Special Issue "The Effects of Hypoxia on Marine Food Webs and Ecosystems"

A special issue of Diversity (ISSN 1424-2818). This special issue belongs to the section "Marine Diversity".

Deadline for manuscript submissions: 31 August 2019

Special Issue Editor

Guest Editor
Dr. Julie Keister

School of Oceanography, University of Washington, Seattle, USA
Website | E-Mail
Interests: biological oceanography, mesozooplankton, community ecology, climate change, food webs, copepods, euphausiids, bio-physical coupling, biogeography

Special Issue Information

Dear Colleagues,

Hypoxia (low dissolved oxygen) is a growing concern for marine ecosystems as the global climate warms and coastal waters are increasingly influenced by anthropogenic eutrophication. In many regions, the spatial and temporal extent as well as the intensity of hypoxia is expanding. The effects of hypoxia on marine ecosystems are expressed through direct effects on the growth and survival of populations and indirect effects on communities and food webs, nutrients, carbon cycling, and energy flow. In regions of moderate or ephemeral hypoxia, subtle shifts in species habitat use and distributions can alter predator–prey overlap and encounter rates. Under intense or chronic oxygen depletion, trophic interactions, species composition, and diversity can be dramatically affected through species-specific differences in hypoxia tolerance. Differential changes in movement and escape behaviors, hypoxia avoidance, or the use of hypoxic refuges can lead to large changes in predator–prey interactions. Short- or long-term physiological adaptations of individuals to hypoxia can alter biomass and energy flow on the community scale. These changes can have dramatic ecosystem consequences with ramifications for fisheries and the societies that depend on them. ­­

This Special Issue is designed to bring together new information, syntheses, and reviews of the impacts of hypoxia on the world’s estuaries, oceans, and societies through its effects on marine organisms, communities, and food webs—information that is critically needed to better manage and preserve our future marine resources.

Dr. Julie Keister
Guest Editor

Manuscript Submission Information

Manuscripts should be submitted online at www.mdpi.com by registering and logging in to this website. Once you are registered, click here to go to the submission form. Manuscripts can be submitted until the deadline. All papers will be peer-reviewed. Accepted papers will be published continuously in the journal (as soon as accepted) and will be listed together on the special issue website. Research articles, review articles as well as short communications are invited. For planned papers, a title and short abstract (about 100 words) can be sent to the Editorial Office for announcement on this website.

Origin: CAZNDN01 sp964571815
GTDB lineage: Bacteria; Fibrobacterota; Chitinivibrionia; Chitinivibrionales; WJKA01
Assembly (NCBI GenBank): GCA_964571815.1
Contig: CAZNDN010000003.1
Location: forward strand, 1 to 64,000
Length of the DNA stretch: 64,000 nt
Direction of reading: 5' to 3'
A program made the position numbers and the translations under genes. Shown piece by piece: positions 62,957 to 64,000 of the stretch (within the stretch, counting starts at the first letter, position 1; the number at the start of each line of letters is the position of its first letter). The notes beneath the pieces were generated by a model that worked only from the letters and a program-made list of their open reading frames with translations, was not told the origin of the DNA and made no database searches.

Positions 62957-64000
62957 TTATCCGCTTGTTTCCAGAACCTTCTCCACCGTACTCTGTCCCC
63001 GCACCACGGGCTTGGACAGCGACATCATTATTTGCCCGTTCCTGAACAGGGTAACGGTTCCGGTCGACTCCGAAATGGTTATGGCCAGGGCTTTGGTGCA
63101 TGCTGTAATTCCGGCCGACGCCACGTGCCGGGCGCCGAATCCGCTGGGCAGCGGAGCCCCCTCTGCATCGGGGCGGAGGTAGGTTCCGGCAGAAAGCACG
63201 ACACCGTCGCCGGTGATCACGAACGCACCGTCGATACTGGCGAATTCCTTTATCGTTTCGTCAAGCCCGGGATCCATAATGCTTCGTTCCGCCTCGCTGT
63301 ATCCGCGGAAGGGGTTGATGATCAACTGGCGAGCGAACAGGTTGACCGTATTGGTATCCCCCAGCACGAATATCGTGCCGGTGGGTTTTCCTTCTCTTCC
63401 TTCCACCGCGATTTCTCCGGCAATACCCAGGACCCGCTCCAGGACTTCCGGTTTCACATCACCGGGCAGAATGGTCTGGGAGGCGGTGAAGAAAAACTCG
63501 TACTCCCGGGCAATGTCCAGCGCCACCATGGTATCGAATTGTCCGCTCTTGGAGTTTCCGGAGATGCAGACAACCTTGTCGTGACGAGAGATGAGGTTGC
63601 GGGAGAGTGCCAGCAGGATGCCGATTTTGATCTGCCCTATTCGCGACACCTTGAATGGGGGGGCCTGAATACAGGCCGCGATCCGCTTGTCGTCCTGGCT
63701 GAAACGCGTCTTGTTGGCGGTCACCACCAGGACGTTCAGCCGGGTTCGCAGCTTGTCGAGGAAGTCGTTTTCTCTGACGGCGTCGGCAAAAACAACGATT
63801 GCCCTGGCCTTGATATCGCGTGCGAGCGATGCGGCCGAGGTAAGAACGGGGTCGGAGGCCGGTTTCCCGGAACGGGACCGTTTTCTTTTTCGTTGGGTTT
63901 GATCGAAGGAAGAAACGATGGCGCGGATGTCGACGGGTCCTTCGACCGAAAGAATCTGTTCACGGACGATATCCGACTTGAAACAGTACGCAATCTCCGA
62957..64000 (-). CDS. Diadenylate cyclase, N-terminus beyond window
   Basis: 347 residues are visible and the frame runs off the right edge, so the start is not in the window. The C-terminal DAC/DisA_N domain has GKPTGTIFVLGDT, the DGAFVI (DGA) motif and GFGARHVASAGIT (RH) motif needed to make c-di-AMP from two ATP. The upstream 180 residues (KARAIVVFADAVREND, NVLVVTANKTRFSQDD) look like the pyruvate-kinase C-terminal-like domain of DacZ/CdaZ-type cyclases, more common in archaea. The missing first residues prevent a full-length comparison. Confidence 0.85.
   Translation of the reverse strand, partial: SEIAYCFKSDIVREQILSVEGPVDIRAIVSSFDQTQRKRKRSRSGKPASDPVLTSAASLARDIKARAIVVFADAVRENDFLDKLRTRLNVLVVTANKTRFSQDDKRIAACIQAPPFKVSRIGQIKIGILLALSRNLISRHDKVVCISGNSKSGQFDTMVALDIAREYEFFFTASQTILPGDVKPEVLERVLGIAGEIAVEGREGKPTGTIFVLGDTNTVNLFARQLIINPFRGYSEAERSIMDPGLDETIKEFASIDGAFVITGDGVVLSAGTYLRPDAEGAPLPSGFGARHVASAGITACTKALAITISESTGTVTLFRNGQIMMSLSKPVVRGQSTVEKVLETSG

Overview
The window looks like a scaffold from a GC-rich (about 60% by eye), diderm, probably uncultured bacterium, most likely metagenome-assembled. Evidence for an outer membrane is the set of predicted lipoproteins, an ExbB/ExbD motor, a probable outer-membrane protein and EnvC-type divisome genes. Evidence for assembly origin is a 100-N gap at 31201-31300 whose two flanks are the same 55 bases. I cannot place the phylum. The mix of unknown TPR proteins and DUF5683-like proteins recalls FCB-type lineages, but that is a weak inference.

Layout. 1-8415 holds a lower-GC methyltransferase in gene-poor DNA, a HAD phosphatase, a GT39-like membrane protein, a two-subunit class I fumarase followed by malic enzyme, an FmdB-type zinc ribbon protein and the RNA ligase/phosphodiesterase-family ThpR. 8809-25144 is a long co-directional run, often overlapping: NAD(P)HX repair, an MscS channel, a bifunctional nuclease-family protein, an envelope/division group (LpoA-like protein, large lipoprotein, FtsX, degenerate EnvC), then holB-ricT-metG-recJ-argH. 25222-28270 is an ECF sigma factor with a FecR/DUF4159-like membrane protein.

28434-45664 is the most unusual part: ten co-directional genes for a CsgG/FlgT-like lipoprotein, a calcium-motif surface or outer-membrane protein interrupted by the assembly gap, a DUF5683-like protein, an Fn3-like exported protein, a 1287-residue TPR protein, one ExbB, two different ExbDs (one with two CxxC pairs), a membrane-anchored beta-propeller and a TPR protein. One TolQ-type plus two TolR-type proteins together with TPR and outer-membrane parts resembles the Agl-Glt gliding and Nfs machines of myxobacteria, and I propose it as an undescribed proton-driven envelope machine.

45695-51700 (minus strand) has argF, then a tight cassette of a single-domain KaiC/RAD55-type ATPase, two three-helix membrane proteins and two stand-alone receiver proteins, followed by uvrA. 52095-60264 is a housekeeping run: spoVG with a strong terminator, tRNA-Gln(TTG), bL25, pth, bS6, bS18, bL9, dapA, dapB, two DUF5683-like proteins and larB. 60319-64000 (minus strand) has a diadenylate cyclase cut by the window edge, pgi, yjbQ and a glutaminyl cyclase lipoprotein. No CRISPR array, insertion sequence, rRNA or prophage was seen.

Submitted manuscripts should not have been published previously, nor be under consideration for publication elsewhere (except conference proceedings papers). All manuscripts are thoroughly refereed through a single-blind peer-review process. A guide for authors and other relevant information for submission of manuscripts is available on the Instructions for Authors page. Diversity is an international peer-reviewed open access monthly journal published by MDPI.

Please visit the Instructions for Authors page before submitting a manuscript. The Article Processing Charge (APC) for publication in this open access journal is 850 CHF (Swiss Francs). Submitted papers should be well formatted and use good English. Authors may use MDPI's English editing service prior to publication or during author revisions.


  • De-oxygenation
  • Anthropogenic eutrophication
  • Climate change
  • Disturbance
  • Habitat loss
  • Trophic structure
  • Predator–prey interactions
  • Physiological effects.

Published Papers

This special issue is now open for submission.
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